Do you think it would be more useful to run the tests in the function call directly? Or would it be more useful to output a program script and then run that? Is there some risk that the direct test would interfere with the results? And, is the 2nd version legible? That is, is it easy for other programmers to tell what the purpose and actual effects of a given test are?
    Aaron Brady, Sep 16, 2012
    #5
  6. On Fri, 14 Sep 2012 19:59:29 -0700, Aaron Brady wrote:

    > Hello,
    >
    > I've developing a test script. There's a lot of repetition. I want to
    > introduce a strategy for approaching it, but I don't want the program to
    > be discredited because of the test script.


    Test scripts should be simple enough that they don't require test scripts
    of their own. Or at least, not too many "test-the-test" tests. It is
    possible to avoid repetition without making convoluted, hard to
    understand code. Based on the tiny code fragments you give below, I
    suspect that your test script will need more testing than the code it
    tests!


    > Therefore, I'd like to know
    > what people's reactions to and thoughts about it are.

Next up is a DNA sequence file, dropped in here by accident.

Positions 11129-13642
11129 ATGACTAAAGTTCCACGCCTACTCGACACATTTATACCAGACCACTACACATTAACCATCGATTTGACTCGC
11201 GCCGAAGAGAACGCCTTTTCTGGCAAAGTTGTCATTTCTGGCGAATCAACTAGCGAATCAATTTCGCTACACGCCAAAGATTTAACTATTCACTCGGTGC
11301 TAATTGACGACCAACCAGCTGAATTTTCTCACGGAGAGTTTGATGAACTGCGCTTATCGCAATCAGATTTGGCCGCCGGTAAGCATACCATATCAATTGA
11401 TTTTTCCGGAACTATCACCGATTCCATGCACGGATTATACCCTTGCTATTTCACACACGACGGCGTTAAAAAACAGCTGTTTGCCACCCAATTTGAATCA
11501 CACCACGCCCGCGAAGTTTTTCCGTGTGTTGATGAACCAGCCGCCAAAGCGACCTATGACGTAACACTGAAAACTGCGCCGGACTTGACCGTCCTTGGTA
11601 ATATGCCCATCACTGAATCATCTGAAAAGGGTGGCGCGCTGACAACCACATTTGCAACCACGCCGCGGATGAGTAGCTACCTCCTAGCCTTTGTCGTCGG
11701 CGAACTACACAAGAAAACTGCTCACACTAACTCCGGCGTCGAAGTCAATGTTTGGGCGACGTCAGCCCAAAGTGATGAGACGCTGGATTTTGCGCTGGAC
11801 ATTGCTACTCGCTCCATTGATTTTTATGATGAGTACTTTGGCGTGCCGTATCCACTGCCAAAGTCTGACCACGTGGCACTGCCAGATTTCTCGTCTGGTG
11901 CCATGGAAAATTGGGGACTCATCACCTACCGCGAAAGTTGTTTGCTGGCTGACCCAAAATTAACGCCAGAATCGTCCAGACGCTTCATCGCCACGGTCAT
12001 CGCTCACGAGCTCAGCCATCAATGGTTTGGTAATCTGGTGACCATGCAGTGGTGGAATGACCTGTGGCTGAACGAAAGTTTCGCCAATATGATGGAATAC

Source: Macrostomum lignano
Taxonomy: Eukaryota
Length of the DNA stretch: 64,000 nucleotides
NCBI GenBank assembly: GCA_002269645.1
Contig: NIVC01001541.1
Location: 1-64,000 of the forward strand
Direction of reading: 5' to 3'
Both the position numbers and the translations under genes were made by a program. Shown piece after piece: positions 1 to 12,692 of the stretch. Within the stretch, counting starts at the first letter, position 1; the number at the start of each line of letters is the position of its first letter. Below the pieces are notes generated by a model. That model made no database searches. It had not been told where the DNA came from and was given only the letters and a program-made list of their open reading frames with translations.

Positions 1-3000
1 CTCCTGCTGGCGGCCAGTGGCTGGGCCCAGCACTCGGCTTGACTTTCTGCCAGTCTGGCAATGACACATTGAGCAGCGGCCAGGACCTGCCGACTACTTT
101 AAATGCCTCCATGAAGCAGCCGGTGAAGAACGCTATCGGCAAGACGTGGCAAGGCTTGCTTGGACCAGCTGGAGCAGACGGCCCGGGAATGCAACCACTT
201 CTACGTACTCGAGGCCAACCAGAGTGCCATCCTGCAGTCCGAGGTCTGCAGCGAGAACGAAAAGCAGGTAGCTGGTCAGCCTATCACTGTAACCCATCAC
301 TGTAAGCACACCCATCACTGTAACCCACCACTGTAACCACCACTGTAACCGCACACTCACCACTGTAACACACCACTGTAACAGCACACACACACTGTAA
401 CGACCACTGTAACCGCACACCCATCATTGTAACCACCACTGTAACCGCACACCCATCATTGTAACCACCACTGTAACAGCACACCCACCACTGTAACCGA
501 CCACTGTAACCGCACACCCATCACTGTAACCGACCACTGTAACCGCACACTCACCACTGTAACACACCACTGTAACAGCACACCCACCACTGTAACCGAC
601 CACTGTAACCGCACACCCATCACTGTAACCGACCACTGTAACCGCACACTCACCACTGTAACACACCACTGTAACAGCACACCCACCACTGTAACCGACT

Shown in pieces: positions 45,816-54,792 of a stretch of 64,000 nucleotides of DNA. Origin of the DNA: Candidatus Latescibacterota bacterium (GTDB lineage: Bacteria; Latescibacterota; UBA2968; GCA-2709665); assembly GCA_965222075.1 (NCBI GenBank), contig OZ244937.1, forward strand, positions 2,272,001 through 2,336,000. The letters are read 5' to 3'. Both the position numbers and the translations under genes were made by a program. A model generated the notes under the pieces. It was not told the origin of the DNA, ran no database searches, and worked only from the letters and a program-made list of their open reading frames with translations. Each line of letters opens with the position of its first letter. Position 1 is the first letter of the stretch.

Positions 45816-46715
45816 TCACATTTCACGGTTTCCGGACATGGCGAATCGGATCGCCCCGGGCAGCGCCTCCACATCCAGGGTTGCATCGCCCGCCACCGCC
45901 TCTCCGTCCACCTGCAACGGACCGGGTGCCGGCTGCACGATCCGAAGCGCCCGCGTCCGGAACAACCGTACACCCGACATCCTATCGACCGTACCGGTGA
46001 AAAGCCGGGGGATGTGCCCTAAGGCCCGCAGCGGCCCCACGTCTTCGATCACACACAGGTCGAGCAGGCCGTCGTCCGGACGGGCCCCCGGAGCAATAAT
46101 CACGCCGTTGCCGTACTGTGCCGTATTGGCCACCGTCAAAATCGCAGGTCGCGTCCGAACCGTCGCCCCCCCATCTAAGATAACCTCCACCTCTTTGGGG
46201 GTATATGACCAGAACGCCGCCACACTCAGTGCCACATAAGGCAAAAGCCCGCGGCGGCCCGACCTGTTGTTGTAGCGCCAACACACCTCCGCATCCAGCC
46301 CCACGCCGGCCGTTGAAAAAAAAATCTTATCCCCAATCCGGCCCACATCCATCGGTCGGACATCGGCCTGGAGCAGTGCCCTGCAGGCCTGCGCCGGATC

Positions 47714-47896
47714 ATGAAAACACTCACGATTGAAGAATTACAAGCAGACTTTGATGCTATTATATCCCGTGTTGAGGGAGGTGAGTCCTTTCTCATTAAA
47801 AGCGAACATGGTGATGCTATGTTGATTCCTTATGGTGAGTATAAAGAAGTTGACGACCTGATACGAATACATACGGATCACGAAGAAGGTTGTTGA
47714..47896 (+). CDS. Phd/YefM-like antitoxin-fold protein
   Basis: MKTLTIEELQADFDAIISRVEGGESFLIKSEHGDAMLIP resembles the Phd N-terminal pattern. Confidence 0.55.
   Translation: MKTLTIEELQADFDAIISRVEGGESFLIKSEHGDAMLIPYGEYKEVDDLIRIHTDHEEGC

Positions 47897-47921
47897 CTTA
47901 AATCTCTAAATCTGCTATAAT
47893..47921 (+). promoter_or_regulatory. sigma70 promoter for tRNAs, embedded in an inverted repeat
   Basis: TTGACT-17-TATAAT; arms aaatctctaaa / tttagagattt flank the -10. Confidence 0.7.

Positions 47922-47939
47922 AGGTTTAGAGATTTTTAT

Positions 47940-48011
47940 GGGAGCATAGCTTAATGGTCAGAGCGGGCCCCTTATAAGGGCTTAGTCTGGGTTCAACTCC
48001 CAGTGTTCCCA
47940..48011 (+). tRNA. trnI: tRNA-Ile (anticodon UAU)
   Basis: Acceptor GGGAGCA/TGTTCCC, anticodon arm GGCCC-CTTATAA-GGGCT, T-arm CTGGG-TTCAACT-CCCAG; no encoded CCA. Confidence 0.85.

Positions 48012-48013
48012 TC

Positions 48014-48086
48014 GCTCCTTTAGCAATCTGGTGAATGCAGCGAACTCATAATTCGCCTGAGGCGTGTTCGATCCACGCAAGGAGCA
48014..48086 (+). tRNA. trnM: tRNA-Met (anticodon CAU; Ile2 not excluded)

I'd love to make some suggestions, but I have *no idea* what you are
    talking about. See further comments below:


    > The first strategy I used created an iterator and advanced it between
    > each step:


    What are you using an iterator for? What does this have to do with unit
    testing?

    So far, your explanation is rather lacking. It's a bit like:

    "I want to create an alarm system for my home, so I put in a screw and
    tightened it after each step."

    Doesn't really help us understand what you are doing.


    > self.op_chain(range(5), ('add', 5))
    > self.op_chain(range(5), ('add', -2), ('add', -1))
    > self.op_chain(range(5), ('discard', -1), ('add', 5))
    > self.op_chain_ok(range(5), ('update', [0, 1]))
    > Etc.


    Where is the iterator you created? Where are you advancing it? What's
    op_chain do?


    > I'm considering something more complicated. 'iN' creates iterator N,
    > 'nN' advances iterator N, an exception calls 'assertRaises', and the
    > rest are function calls.

    [...]

    You've proven that even in Python people can write obfuscated code.


    > Do you think the 2nd version is legible?


    Neither version is even close to legible.


    > Could it interfere with the accuracy of the test?


    Who knows? I have no clue what your code is doing, it could be doing
    *anything*.



    --
    Steven
    Steven D'Aprano, Sep 16, 2012
    #6
  7. On 15/09/2012 03:59, Aaron Brady wrote:
    > Hello,
    >